General Motors Co.’s 1,300 workers in Antwerp, Belgium, are fighting for their jobs, hoping for a white knight to rescue the factory from closure.
“We’re trying to find an investor by the end of this month,” said Luc van Grinsven, a union official at the 43-year- old plant, which makes an Astra model for GM’s Opel unit. “If we don’t, the factory will close at the end of the year.”
Antwerp is an anomaly. Not a single European automobile plant closed during the recession, while 18 assembly factories have been shuttered in the U.S. since 2008. European governments prevented the biggest automakers from firing workers and used subsidies to prop up sales. Now that most of the incentives have expired, executives must find ways to cope with a slump in demand as they gather at the Paris Motor Show this week.
“In Europe, the relationship between governments and major manufacturers goes hand in hand,” said Francisco Carvalho, a London-based analyst at IHS Automotive. “Closing plants will upset the governments. The U.S. now has much more sane utilization rates than Europe in the medium term.”
European capacity use will probably be surpassed by the U.S. this year for the first time since 2006, IHS Automotive estimates. North American plants will on average use 72 percent of capacity, up from 51 percent in 2009. The average for Europe may climb to 68 percent, boosted by demand from China. An automaker typically needs at least 80 percent utilization for a plant to be profitable, the researcher says.
With GM and Chrysler Group LLC leading the U.S. plant closures as part of their bankruptcy reorganizations last year, improved usage is helping them post profits or pare losses. GM, the biggest U.S. carmaker, earned $2.4 billion in the first half. Chrysler, run by Fiat, reduced its losses to $369 million.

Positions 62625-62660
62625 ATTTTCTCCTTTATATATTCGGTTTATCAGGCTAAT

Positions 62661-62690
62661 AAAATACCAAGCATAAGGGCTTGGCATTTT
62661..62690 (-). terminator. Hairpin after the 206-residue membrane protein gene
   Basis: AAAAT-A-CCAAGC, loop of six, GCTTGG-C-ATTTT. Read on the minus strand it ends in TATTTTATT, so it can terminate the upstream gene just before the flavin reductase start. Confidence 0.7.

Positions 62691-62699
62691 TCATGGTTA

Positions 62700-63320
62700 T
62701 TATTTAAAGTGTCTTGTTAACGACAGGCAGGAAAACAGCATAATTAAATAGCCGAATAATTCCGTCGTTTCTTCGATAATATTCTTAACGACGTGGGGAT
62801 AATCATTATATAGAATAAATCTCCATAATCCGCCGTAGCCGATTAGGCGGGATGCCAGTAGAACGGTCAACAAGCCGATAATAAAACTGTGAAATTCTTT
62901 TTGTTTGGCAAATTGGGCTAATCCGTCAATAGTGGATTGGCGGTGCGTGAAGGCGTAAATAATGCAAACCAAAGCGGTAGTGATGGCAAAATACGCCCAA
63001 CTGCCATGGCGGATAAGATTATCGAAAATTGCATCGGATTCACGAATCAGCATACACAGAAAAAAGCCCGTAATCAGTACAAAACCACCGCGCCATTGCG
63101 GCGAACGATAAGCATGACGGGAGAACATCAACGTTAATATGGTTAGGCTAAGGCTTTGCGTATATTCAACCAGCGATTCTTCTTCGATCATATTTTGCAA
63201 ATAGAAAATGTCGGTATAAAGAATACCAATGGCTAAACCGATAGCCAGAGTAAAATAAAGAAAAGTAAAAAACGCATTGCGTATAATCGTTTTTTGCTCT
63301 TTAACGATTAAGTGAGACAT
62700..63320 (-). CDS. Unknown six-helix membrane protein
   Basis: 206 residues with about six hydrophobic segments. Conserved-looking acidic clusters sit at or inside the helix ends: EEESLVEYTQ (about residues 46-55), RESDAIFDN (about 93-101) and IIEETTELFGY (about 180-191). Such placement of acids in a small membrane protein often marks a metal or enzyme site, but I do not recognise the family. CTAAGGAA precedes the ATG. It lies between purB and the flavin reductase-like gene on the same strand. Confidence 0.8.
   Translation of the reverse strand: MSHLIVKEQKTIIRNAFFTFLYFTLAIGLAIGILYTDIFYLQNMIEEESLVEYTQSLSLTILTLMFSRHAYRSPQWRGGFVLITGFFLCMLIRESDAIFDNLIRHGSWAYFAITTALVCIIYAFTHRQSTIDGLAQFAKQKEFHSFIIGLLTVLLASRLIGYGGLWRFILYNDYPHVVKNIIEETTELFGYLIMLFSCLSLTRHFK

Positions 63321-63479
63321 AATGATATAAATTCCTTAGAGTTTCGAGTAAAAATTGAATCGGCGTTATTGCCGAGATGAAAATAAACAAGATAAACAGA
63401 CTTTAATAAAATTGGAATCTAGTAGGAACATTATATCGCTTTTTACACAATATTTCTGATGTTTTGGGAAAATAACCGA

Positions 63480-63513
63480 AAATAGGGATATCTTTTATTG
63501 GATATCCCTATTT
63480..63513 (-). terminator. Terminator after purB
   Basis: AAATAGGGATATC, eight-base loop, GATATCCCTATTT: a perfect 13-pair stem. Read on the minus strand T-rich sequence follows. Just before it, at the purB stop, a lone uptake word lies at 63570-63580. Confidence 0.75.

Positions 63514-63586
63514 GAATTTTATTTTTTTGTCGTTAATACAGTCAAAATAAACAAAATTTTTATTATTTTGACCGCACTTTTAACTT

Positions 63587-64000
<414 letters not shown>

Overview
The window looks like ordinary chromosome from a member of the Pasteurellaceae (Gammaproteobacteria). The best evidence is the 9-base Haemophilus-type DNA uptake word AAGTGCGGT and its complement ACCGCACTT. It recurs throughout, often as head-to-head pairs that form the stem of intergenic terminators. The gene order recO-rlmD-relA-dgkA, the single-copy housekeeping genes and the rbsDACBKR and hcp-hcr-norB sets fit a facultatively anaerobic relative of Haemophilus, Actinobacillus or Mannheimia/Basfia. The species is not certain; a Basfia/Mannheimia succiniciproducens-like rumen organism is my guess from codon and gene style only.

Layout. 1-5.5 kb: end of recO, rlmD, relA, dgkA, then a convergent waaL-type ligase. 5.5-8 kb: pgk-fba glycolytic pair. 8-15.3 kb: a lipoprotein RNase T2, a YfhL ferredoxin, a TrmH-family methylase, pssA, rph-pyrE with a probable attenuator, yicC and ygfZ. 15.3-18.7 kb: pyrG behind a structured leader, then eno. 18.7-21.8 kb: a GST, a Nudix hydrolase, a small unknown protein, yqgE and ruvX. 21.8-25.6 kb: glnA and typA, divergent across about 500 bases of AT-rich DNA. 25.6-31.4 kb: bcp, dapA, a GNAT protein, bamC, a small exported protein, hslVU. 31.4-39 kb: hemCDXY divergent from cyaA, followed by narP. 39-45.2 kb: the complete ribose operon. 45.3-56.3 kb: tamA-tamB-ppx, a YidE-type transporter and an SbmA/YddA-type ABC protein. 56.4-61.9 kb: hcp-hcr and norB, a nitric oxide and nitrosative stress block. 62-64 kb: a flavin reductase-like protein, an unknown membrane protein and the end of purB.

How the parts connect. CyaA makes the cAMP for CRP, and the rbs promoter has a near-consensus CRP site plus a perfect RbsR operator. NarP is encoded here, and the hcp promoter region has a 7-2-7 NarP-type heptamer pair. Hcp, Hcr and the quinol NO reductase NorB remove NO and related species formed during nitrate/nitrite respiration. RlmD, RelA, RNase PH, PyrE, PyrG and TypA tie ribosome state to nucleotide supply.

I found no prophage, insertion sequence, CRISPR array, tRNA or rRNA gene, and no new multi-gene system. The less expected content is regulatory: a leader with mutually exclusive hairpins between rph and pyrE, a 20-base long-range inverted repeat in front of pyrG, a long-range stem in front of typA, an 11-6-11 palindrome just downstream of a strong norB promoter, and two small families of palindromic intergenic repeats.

“Their cost base, relative to western Europeans and a lot of companies around the world, is going to be lower and they should be very cost competitive,” said Ron Harbour, a partner at New York-based consultant Oliver Wyman. “If they can do everything they need to do on the product side, they could be dramatically more competitive than western European plants.”
At 62.8 percent Renault SA, the maker of the Clio compact and Megane family car, has the worst capacity use rate among Europe’s volume carmakers, said Carvalho. Fiat SpA, Italy’s largest carmaker, is at 64.8 percent and PSA Peugeot Citroen, France’s biggest, is at 67.4 percent.
European capacity this year, including Russia where carmakers have built plants recently, is at about 27.5 million cars, IHS’s Carvalho said. By contrast, Ford Motor Co. said last month that Europe’s new car sales may fall to as low as 14.5 million vehicles this year from 15.9 million in 2009.
The European usage rate will likely drop in the second half with carmakers forecasting a sales decline in the region as government-funded scrapping programs end.